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Root Canal with Porcelain Veneers

I have eight porcelain veneers on my upper teeth. Recently I learned I had a periapical abscess and my dentist says I need a root canal treatment. First, how did I end up needing a root canal to begin with? Second, how do I keep this from ruining the look of my porcelain veneers?

Kaleigh

Dear Kaleigh,

I’m sorry this happened. I can understand your concern about needing a root canal treatment. Most expert cosmetic dentists go their entire careers without a porcelain veneer they’ve placed needing a root canal treatment.

teeth being prepared for porcelain veneers

The picture above is the right way to prepare a tooth for porcelain veneers. Using a depth limiting diamond bur, your dentist should place grooves in the teeth only 1/2 millimeter in depth. Then, they’ll go back and prepare the remainder of the surface to even out with the grooves with a traditional diamond bur. When done this way, there is little stress to the tooth causing the need for additional treatment.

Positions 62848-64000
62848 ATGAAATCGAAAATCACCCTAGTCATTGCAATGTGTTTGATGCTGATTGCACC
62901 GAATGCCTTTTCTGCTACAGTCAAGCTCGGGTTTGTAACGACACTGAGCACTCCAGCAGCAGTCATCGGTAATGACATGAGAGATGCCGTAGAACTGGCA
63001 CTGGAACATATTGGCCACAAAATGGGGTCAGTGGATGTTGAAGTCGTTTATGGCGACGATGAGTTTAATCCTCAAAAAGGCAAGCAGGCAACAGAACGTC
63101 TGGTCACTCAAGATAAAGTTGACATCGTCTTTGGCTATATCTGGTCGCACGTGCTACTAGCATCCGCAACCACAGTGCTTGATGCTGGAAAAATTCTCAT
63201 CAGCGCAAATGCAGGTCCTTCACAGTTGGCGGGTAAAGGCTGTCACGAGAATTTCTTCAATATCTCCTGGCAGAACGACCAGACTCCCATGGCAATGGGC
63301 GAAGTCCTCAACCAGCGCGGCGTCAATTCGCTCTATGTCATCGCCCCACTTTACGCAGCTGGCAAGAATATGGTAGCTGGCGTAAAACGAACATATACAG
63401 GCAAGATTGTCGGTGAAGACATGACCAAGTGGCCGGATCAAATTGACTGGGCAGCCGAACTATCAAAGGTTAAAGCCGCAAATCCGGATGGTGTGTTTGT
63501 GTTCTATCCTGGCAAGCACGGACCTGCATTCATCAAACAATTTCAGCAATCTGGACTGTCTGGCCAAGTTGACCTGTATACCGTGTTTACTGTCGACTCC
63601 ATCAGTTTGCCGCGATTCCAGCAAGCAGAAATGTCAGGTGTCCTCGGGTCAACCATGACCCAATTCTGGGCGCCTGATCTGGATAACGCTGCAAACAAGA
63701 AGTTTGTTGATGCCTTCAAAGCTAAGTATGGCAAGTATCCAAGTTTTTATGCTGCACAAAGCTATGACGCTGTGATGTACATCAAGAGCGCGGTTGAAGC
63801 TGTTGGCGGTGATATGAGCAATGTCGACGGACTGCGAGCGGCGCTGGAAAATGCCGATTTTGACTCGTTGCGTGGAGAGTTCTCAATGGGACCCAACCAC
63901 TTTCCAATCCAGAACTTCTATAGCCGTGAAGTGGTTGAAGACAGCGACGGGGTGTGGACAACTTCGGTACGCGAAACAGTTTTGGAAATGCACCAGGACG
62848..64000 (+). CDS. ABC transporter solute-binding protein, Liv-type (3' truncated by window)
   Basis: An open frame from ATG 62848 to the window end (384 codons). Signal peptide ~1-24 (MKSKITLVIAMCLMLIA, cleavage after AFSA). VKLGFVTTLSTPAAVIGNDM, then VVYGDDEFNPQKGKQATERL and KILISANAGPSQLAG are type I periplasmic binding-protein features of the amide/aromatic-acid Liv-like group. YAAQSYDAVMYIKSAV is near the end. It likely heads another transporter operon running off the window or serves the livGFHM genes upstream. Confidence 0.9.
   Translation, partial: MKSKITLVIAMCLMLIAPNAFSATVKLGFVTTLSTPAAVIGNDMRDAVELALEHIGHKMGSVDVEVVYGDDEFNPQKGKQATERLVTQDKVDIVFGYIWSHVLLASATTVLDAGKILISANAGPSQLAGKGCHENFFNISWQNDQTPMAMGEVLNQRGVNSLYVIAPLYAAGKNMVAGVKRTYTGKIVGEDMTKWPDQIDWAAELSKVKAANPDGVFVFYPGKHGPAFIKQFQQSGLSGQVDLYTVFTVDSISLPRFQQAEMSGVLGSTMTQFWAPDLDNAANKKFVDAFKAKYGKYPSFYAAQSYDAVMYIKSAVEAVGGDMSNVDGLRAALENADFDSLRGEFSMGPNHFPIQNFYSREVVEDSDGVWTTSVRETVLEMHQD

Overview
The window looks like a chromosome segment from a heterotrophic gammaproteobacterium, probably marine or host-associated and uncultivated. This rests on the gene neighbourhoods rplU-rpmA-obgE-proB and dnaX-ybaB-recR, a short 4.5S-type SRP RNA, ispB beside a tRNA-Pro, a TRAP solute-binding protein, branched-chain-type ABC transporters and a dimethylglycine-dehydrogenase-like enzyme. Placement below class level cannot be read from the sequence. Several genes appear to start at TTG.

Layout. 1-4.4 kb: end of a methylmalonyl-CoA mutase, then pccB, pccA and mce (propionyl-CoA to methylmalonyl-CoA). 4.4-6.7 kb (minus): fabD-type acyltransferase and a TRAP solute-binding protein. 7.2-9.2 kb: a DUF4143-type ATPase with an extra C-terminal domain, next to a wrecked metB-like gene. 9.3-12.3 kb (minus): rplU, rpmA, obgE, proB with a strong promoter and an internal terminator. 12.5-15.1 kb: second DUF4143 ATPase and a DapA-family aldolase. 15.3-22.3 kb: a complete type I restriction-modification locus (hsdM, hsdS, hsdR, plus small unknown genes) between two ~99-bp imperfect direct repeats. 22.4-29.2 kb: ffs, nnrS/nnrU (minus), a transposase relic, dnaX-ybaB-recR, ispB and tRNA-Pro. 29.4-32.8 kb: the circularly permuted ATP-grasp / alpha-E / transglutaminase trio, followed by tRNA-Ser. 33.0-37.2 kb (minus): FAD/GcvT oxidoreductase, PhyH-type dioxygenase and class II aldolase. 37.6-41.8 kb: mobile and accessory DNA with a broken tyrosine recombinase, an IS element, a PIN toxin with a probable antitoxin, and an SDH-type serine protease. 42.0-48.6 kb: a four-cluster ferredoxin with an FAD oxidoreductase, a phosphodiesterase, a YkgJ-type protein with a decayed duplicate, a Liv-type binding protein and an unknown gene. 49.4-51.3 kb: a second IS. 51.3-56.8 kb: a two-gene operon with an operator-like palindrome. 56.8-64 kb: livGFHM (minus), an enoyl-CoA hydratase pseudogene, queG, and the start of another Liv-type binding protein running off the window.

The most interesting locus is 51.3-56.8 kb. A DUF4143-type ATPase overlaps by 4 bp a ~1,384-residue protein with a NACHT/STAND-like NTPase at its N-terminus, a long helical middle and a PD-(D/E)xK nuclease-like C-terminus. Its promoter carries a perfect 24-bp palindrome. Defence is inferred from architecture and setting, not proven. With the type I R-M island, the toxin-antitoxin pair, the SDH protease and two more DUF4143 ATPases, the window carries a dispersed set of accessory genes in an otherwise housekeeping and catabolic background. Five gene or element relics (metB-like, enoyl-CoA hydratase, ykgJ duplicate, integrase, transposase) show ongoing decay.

Unfortunately, not all dentists understand that.

illustration of a tooth prepared for a dental crown

Some dentists will be too aggressive in their preparation of the teeth and get all the way down to the dentin. Others do a crown preparation, as seen above. They are actually placing porcelain crowns and just call them porcelain veneers.

This type of aggressive preparation is much more likely to stress the tooth and cause problems. This is likely what happened to you.

Protecting a Porcelain Veneers During a Root Canal

There is no way around getting the root canal. If you leave the periapical abscess there, the infection will cause serious problems and could even put your life at risk. Dental infections still lead to death when untreated.

The good news is, there are steps your dentist can take to preserve the color integrity of your veneer. The majority of darkening which takes place after root canals is because of left behind dentin and root canal filling material. Your dentist needs to thoroughly clean out the crown of your tooth.

From there, he’ll need to place a fiberglass post down into the root. The remainder should be filled with a light colored composite resin.

This blog is brought to you by Salem, MA Dentist Dr. Randall Burba.